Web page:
- Vaccinate your puppy: Vaccinations have undoubtedly saved the lives of millions of dogs around the world against devasting and deadly canine diseases. Vaccinating your puppy will ensure that he has immunity against these diseases. Puppy vaccines involve your puppy having injections two or three times, between the ages of eight and 16 weeks old. The most common diseases vaccinated against are parvovirus, distemper, hepatitis, and rabies. Your vet may also offer vaccinations against kennel cough, leptospirosis, and coronavirus depending on the risks in your area. These vaccines are then boosted every year.
- Feed a good quality puppy food: Puppy food is absolutely essential for your puppy. Pug Puppies require completely different nutrition from adult dogs as they are growing at a fast rate. Muscles require protein to develop, and bones require calcium and phosphorus to grow and become strong. Therefore, if you feed your puppy a poor-quality diet, which is not suitable for Pug puppies, they may develop muscle and bone problems, such as a disease called rickets.
- Let your puppy exercise efficiently but not intensely: Puppy joints are still developing and hard exercise can damage them earlier in life. Damaged puppy joints can lead to early-onset arthritis later in life which is a debilitating disease. On the other hand, lack of exercise is also not healthy for your puppy either, as the muscles and bones need exercise to develop strength. A chubby Pug puppy, whilst maybe cute, is unhealthy and will put a strain on the breathing, heart, and joints.
“Since it is almost impossible for you, as the buyer to know what any of the puppies will grow into, physically and emotionally, you need to rely upon the knowledge of the person from whom you are to purchase your pug. Do not be fearful to ask probing questions. A dedicated reputable breeder will reply positively and with pride.“Pug dog club of America
How to care for your Pug puppy: Helpful tips!
So now you know how to have a healthy puppy, what important tips can you apply to ensure that you care for your Pug puppy as best you can. Here are some helpful puppy care tips, so that your Pug puppy can receive the best care possible:
- Ask lots of questions: Before you commit to buying a specific Pug puppy, ask the breeder loads of questions about their establishment, the parents and the Pug puppies themselves. Ask to see the paperwork of the parents, so that you can ensure they are pedigree dogs and don’t have any health problems. Also ask whether the puppies have been feeding well, what they have been eating and whether they’ve had their first vaccinations and deworming. Ask to see both the parents as well as the Pug puppies, and handle them as much as possible to learn what their personalities are like.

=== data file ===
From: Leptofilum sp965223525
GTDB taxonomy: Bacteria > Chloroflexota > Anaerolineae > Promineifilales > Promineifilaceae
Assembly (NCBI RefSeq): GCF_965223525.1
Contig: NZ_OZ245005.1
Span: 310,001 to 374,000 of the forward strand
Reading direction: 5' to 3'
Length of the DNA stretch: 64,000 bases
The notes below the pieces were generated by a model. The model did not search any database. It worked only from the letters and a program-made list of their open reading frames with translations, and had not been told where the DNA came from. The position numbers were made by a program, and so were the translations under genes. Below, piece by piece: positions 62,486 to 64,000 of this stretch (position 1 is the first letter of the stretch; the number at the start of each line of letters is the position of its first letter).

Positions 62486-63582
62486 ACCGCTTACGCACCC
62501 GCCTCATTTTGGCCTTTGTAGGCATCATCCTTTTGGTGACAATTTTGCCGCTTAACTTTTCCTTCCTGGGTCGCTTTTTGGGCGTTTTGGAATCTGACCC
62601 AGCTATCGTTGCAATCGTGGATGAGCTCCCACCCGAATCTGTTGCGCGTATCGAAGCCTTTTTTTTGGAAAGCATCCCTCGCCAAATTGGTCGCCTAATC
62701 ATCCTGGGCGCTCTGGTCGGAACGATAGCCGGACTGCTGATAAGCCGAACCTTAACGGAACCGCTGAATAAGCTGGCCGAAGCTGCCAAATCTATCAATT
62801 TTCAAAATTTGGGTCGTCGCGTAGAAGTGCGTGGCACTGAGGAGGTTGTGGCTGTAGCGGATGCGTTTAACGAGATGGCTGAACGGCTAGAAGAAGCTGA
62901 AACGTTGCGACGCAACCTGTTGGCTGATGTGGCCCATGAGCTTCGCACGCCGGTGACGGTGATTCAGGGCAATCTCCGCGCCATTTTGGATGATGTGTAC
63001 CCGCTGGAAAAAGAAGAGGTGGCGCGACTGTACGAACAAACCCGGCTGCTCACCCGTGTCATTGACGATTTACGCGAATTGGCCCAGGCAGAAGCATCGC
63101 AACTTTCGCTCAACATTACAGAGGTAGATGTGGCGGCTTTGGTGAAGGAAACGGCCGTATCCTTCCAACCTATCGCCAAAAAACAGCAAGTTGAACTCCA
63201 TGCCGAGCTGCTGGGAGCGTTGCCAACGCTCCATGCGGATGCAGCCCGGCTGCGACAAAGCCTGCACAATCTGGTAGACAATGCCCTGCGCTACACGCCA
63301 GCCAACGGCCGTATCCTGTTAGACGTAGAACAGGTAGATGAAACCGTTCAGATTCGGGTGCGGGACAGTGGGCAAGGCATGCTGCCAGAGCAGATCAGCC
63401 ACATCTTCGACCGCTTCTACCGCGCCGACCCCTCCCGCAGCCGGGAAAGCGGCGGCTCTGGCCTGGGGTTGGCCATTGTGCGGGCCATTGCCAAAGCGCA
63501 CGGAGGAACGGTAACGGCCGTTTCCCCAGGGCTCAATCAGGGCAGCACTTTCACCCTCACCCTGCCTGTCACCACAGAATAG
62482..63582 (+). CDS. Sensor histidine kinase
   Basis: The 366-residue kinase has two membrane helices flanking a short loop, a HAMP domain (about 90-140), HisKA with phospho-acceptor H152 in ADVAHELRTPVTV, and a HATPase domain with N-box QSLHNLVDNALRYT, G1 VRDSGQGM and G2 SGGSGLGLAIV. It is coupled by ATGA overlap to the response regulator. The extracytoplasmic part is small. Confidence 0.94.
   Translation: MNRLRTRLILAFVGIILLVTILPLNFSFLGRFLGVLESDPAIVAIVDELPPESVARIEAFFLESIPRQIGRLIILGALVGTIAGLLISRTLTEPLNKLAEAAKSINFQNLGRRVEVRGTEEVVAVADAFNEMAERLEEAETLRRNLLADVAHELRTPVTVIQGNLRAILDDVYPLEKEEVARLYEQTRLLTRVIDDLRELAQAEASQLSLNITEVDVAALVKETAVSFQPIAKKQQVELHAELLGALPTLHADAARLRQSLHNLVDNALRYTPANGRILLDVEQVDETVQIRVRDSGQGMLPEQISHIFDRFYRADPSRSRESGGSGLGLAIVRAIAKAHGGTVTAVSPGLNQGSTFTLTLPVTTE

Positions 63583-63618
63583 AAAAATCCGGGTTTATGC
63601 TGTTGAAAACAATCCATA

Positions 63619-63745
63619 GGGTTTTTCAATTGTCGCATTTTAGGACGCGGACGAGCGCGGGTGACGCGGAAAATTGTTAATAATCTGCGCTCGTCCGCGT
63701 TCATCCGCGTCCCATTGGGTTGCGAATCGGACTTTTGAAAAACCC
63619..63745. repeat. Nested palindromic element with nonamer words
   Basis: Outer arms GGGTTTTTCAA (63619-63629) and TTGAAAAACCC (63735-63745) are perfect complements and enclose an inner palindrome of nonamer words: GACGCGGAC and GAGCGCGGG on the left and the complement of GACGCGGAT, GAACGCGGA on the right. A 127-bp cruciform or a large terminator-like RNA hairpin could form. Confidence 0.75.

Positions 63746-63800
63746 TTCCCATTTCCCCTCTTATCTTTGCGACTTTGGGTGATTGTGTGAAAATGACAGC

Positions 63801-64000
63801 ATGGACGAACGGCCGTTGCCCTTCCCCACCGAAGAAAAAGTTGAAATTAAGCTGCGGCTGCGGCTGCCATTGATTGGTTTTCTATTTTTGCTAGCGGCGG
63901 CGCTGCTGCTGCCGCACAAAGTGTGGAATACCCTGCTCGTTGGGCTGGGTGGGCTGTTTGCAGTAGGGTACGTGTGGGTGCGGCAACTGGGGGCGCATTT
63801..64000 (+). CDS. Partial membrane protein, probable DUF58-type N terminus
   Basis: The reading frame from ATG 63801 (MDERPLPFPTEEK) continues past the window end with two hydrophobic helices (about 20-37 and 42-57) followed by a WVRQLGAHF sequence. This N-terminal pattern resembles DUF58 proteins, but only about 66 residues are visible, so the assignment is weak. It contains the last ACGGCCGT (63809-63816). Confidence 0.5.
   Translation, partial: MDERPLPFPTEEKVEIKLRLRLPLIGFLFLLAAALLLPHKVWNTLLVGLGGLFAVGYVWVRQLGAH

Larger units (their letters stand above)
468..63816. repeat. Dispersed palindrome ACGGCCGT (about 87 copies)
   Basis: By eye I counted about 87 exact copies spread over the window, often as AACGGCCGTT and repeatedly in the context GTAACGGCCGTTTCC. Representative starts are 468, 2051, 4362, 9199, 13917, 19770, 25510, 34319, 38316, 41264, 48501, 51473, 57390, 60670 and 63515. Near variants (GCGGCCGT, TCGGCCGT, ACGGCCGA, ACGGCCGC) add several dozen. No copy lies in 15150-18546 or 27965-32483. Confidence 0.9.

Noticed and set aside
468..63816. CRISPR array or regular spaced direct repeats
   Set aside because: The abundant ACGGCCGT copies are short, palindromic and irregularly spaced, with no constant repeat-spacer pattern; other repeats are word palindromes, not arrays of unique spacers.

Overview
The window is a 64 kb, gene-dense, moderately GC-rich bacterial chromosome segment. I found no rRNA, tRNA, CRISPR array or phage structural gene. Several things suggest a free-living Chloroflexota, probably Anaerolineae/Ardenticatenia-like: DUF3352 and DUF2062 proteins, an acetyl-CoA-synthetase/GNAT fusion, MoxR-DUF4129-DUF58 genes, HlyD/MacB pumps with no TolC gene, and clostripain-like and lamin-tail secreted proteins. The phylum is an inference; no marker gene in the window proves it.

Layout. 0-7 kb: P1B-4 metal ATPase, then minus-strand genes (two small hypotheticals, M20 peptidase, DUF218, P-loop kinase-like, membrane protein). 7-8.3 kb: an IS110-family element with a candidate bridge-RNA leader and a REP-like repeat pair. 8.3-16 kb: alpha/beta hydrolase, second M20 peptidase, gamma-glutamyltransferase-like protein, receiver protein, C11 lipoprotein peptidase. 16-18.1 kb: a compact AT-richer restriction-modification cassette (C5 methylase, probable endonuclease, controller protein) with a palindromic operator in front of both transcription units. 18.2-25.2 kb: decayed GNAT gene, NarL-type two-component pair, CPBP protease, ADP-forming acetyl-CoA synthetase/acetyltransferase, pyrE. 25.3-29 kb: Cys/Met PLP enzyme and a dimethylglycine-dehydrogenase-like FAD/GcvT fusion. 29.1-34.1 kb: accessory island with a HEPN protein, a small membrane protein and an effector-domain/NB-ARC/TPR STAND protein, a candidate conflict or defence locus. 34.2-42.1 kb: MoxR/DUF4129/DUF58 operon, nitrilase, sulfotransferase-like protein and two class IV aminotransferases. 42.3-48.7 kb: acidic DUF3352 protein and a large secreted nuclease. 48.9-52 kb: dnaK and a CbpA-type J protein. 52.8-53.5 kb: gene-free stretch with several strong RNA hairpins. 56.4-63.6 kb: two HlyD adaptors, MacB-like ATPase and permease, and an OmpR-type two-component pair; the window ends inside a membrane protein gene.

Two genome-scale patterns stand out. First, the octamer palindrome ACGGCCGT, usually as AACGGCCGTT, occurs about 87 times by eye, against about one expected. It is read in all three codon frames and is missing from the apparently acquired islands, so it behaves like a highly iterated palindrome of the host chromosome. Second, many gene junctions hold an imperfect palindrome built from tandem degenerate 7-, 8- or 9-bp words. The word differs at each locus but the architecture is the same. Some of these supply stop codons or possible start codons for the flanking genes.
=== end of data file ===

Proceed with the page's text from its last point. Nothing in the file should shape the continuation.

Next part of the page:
- Find a vet you really like: Vets should become like part of your family. Like how you always go back to the same hairdresser or doctor, because they know you, your dog should always go back to the same vet, so that they know all your dog’s clinical history, and that your dog feels comfortable and confident around them. This way, you can be sure that your Pug will receive continuity in his health care.
- Choose a dry puppy food which is good quality: A dry dog food will help preserve your Pug puppy’s teeth. Pugs have notoriously poor teeth, which are clustered and catch food, leading to dental disease. Dry dog food provides abrasion against the outsides of the teeth which helps clean them as he crunches through the kibble. Dry dog food, however, is notoriously full of filler ingredients of poor nutritional value, so be sure to choose a good quality one. This should have a meat protein at the top of the ingredients list, not a carbohydrate such as maize or rice. Also, the ‘guaranteed analysis’ on the back should have a protein content of over 25%. Finally, make sure it is specifically for puppies and not adults, as puppy diets will have more protein, calcium, and phosphorus in them to ensure healthy growth.
- Get your Pug puppy used to being handled: As you will read in our other care articles, Pugs require lots of attention to keep their wrinkles, ears, eyes, nails, and coat clean and healthy. If your Pug puppy isn’t used to being handled, he may wriggle and get stressed. Not only will this not be fun for him, but it will prevent you from providing him with proper health care. Therefore, at this early age, play with his paws and ears, and get him used to bathe. Make it a positive experience with lots of praise and treats.
- Time his exercise: Getting the balance between too little and too much exercise can be tricky for a new puppy owner, and therefore a good rule to follow is don’t exercise your puppy for more than one minute for every week they are old. For example, if your Pug puppy is 15 weeks old, he can go out for a 15-minute walk. This will protect their developing bones and joints. Remember Pugs are not very good breathers due to their short-noses, so if it is hot weather, take it easy to avoid him from overheating.
Top 7 FAQs: Pug Puppies Care
1How do I know if a Pug puppy is right for me?